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I take it upon myself to ask those detailed questions up front - and keep asking them until I get an answer in writing. Then I at least have CYA'd myself. It also helps if the developer knows the industry really well, because then you can tell the customer that they didn't think of this feature or that consequence. I understand that not all developers have the luxury of being experts in some random other field, but it does help.
Keep all things a simple as possible, but no simpler. -said someone, somewhere
Hey, thanks, you actually help me feeling better about this nonsense, I'm not a lone! Did you also have situations where you get a "spec" which is a prosaic description of what they want to be able to do, reply with a stiff spec of what you're going to build, they say "Yup, that's exactly what I want", you build it and back comes "but I can't do X" with X being explicitly forbidden by the spec they agreed to?
Yeah... I just wish they were honest for once. Instead of an "Yup, that's how I want it" and a "No, redo it" afterwards, an "I am not sure if that's exactly it, points 1 and 2 I like, the rest no idea" would have spared me countless wasted hours. That, and I think it's a linguistical issue at times. I had repeated cases of someone agreeing to me suggesting handling certain stuff implicitly while describing how they want it to be done in a rather explicit way. Literally "Yes, that's exactly how I want it. Also, add X" with X meaning the exact opposite of what I just said. I wonder if it's really people understanding words differently or just not thinking in the ifrst place.
Many years ago I worked with Visual Studio pre .NET using Basic and C++. Please remember that Windows forms is a code generator. Sometimes it would generate buggy code and crash your work and the graphic design.
I finally got out from under legacy programs. I worked in other IDEs for several years. When I got back to VS I switched to .NET, C# and WPF in one large step. I was satisficed with this environment for several years.
I just started a new job with a program that was started a year ago. To my surprise it uses C# with Windows Forms. Guess what??? The code generator still crashes the program.
So many years of programming I have forgotten more languages than I know.
I've been using this designer for many years, and when it crashes it is always because I did something silly (deleting a resource used by a control, for example).
I would not blame the designer at first; most of the time the issue began between the chair and the keyboard.
If something has a solution... Why do we have to worry about?. If it has no solution... For what reason do we have to worry about?
Help me to understand what I'm saying, and I'll explain it better to you
Rating helpful answers is nice, but saying thanks can be even nicer.
My C#/WPF app uses some *.h files shared with our Windows services which are written in C++. These files are compiled into a 64-bit assembly. Of course, Visual Studio and the WPF designer are 32-bit applications, so they can't load 64-bit code. The WPF preview function therefore doesn't work. I used the vaunted designer for its XML pretty-print and syntax highlighting.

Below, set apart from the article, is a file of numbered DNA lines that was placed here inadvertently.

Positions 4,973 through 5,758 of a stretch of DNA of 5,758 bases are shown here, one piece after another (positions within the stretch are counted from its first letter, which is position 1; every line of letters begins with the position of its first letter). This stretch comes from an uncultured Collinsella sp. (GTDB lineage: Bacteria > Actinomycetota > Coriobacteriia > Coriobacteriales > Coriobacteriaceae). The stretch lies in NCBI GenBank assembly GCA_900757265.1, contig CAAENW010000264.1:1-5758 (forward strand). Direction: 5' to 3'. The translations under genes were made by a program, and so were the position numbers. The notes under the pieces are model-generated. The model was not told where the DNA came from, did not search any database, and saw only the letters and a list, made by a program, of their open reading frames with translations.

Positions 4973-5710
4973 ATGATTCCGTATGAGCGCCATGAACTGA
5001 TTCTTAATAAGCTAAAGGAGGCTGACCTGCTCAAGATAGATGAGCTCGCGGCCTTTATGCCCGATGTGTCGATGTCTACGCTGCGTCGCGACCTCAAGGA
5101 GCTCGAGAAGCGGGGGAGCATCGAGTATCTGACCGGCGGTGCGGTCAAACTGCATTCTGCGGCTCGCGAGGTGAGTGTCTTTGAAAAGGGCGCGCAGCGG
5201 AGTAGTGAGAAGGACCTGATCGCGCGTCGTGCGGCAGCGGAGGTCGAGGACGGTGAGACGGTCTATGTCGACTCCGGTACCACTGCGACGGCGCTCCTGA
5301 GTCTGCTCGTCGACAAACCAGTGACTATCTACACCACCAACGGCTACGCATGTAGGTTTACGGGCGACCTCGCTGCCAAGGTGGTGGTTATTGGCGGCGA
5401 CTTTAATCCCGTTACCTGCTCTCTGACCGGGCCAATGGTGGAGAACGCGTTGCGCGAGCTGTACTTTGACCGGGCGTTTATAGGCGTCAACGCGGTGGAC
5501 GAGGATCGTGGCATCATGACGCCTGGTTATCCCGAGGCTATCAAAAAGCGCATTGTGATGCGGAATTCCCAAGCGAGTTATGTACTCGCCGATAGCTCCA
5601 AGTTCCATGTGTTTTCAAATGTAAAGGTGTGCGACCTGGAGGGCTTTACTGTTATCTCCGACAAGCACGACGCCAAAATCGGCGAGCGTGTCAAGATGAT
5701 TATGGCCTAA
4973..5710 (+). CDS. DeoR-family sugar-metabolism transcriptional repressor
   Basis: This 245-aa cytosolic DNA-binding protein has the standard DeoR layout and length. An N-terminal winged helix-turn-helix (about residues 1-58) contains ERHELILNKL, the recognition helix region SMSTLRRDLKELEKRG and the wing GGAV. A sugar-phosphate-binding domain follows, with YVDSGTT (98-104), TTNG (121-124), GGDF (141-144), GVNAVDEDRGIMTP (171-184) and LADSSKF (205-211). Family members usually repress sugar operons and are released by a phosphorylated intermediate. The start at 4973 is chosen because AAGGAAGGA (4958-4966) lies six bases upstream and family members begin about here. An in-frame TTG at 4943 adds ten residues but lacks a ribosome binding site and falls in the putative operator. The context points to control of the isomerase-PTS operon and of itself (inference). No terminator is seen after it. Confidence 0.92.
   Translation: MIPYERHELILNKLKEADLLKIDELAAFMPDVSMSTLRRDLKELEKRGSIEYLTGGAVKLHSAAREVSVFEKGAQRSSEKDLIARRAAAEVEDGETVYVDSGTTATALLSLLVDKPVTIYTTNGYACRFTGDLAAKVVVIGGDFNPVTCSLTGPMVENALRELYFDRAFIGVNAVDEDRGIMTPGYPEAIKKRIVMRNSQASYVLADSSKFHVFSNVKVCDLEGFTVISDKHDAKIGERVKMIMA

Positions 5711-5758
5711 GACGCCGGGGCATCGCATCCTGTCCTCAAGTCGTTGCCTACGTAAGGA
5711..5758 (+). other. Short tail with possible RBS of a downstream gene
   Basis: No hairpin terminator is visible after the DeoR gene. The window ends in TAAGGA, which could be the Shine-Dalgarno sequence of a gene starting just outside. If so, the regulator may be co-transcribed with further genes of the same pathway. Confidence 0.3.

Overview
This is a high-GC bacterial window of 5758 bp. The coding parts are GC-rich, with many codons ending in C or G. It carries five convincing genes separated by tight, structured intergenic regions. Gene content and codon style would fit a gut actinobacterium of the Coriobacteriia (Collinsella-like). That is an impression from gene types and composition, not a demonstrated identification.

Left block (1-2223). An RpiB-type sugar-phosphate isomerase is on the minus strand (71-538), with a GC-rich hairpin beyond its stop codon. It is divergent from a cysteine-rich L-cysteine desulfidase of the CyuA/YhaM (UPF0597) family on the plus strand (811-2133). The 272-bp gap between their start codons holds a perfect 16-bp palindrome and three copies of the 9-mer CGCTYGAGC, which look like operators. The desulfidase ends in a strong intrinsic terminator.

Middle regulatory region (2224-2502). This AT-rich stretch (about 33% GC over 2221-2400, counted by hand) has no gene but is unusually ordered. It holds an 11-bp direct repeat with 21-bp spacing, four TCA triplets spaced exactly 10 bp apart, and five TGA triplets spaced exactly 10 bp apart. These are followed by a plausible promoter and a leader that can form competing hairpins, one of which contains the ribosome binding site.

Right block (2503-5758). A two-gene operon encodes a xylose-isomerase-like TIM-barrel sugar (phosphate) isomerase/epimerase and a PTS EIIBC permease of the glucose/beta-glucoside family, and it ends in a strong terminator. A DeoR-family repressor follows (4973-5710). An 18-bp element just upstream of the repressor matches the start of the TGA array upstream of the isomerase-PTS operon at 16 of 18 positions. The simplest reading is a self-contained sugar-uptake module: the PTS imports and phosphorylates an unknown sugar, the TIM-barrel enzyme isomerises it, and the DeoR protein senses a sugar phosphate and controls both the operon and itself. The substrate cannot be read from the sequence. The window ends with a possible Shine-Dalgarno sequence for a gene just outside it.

How's the crash stack look like? I've been using Windows.Forms for a decade or so and no issues so far, except that one case where my app crashed on Mono which I solved reading the crash stack.
Well, I had another interesting crash, an memory overflow. I was creating an object in an event handler and using the object in another event handler. .NET dealt with that just fine, Mono not so much. Since this thing had to run on a Raspberry Pi (so no .NET), I restructured the code.
The only times it has ever 'crashed', i.e cannot show the design window, is when I screwed up the code. I think you need to look closer at what you are doing. But if you have solid evidence that it's a bug in the IDE you could always report the problem to Microsoft.
Yeah, I am with the others in that I've been using WinForms for well over a decade and the only times that the designer has gone tango-uniform is when I've monkied with the designer code myself and dorked something up. We use the Infragistics controls extensively and we've had a few times where the UltraWinGrid has lost it's styling settings but those times are pretty rare. All in all I've not had any significant issues with VS (2008, 2010 and now 2015) and WinForms. (knocking on wood...)
I've actually had a better time working in winforms then WPF, when I update a graphic, it shows right away in winforms designer, but the WPF cashes the original image until i restart visual studio, but the compiled version shows correct ? more than half time the properties side bar in the designer refuses to update or allow me to click on anything in WPF, so I revert back to typing in xaml which I highly dislike.
And yes I could use Blend that seems to work well, but i dislike jumping out of the environment that I'm working in for a small tweak, like changing an image.
I can't remember winforms designer having any more crashes than the WPF designer
I've been using WINKEY+SHIFT+S to "clip" screenshots for a while - it's really handy for CP problem reports for example.
Now suddenly - since I installed a pen on the Surface - when I do that it opens "Snip & Sketch" (an MS Ink applet) to annotate it.
Only problem is, this is a desktop computer, and it doesn't have a pen - so why, Microsoft, are you playing around with it?
It was bad enough with the Wookietab and your deciding that since it had a US keyboard so did my desktop: I don't need you "synching" app between them ...
Sent from my Amstrad PC 1640 Never throw anything away, Griff
Bad command or file name. Bad, bad command! Sit! Stay! Staaaay...
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